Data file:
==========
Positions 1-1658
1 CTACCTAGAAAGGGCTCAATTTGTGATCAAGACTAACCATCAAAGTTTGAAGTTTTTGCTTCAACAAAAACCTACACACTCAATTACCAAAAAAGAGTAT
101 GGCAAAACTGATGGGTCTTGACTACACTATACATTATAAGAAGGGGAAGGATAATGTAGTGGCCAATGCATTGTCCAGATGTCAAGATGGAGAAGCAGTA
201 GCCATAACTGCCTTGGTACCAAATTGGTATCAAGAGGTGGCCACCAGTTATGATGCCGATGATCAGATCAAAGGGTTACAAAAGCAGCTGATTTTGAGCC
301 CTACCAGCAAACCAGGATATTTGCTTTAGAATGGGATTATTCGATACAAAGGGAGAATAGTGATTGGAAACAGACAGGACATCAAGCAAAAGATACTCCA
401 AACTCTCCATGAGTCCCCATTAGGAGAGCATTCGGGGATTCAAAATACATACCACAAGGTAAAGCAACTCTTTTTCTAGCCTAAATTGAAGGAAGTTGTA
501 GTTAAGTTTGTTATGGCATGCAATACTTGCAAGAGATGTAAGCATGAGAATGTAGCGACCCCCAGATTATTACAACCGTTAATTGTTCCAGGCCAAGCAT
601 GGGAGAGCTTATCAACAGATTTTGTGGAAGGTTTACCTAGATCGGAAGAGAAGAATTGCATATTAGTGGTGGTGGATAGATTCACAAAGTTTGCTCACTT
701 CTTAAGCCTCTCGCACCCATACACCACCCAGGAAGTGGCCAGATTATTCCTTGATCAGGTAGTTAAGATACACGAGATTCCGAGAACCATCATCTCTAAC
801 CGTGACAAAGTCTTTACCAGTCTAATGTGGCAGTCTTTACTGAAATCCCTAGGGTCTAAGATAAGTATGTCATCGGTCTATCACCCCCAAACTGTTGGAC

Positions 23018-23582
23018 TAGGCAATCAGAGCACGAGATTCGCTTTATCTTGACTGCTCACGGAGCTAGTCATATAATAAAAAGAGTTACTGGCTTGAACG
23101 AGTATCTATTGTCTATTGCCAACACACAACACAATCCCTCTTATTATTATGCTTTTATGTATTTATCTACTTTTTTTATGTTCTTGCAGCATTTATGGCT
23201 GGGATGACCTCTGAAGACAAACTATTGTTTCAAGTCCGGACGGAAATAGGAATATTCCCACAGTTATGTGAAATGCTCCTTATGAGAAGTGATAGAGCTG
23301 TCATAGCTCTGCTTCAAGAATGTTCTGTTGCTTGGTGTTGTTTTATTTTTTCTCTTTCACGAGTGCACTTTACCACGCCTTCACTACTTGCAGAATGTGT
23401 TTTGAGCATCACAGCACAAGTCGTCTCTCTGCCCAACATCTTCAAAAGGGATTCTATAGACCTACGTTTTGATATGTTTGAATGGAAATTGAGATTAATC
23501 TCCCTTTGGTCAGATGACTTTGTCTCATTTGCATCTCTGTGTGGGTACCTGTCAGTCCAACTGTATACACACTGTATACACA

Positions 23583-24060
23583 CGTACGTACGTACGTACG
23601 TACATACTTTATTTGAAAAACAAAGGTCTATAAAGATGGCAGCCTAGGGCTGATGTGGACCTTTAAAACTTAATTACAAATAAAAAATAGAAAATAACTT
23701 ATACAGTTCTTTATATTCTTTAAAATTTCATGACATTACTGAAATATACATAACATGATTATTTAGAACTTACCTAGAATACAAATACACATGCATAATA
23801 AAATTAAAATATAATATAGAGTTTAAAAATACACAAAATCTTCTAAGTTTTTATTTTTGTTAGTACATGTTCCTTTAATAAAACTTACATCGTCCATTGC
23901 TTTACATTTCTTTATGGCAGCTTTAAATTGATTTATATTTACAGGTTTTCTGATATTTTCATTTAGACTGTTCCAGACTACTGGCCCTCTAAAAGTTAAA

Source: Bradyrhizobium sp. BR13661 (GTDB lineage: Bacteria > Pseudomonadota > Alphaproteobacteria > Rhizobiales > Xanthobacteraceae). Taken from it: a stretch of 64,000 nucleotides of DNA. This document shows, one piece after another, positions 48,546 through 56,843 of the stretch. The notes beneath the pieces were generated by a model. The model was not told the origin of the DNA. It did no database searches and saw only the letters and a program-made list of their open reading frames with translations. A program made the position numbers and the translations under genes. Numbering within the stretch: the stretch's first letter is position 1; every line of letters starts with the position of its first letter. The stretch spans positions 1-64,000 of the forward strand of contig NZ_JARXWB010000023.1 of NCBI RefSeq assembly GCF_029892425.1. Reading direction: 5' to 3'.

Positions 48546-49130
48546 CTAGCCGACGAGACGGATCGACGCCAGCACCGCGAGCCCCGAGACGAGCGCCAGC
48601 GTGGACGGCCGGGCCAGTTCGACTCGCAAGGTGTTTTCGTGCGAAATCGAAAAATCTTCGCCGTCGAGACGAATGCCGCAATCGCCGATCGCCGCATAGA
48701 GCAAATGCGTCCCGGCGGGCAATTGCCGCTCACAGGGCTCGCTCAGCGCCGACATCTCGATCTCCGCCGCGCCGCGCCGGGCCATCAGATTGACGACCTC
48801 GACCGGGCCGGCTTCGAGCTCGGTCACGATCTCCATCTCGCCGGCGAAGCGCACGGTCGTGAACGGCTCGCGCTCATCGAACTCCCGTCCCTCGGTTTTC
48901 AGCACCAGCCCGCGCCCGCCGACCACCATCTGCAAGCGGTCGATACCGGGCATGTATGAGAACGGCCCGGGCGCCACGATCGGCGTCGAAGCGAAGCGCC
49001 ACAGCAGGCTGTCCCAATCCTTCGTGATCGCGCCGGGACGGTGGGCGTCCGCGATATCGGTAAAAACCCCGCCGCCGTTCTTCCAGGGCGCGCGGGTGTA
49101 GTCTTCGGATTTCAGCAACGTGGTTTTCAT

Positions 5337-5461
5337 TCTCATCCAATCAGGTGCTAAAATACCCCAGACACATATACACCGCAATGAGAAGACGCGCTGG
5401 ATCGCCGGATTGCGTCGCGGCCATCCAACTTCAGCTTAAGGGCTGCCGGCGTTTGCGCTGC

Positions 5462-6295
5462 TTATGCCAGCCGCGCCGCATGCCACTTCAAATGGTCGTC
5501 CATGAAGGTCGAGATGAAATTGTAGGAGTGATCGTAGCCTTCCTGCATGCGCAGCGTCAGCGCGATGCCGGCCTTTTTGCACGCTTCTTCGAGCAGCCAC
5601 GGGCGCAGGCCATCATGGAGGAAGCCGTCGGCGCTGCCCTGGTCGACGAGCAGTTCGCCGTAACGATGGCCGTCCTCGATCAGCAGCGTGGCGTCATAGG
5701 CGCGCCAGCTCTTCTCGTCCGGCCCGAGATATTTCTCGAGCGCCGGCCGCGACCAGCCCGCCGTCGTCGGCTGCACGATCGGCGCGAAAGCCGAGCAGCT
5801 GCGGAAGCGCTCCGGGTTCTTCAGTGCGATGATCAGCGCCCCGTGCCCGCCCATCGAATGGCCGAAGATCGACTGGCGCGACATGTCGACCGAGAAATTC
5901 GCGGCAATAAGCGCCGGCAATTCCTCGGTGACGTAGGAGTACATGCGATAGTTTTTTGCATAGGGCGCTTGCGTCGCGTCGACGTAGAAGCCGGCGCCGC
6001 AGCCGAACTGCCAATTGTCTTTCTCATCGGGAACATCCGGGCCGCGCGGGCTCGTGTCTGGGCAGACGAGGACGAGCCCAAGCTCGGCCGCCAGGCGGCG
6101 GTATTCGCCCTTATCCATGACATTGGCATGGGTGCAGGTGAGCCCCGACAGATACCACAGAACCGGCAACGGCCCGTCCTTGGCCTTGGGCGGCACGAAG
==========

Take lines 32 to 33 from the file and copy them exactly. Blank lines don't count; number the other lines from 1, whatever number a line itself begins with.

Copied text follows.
49101 GTCTTCGGATTTCAGCAACGTGGTTTTCAT

Positions 5337-5461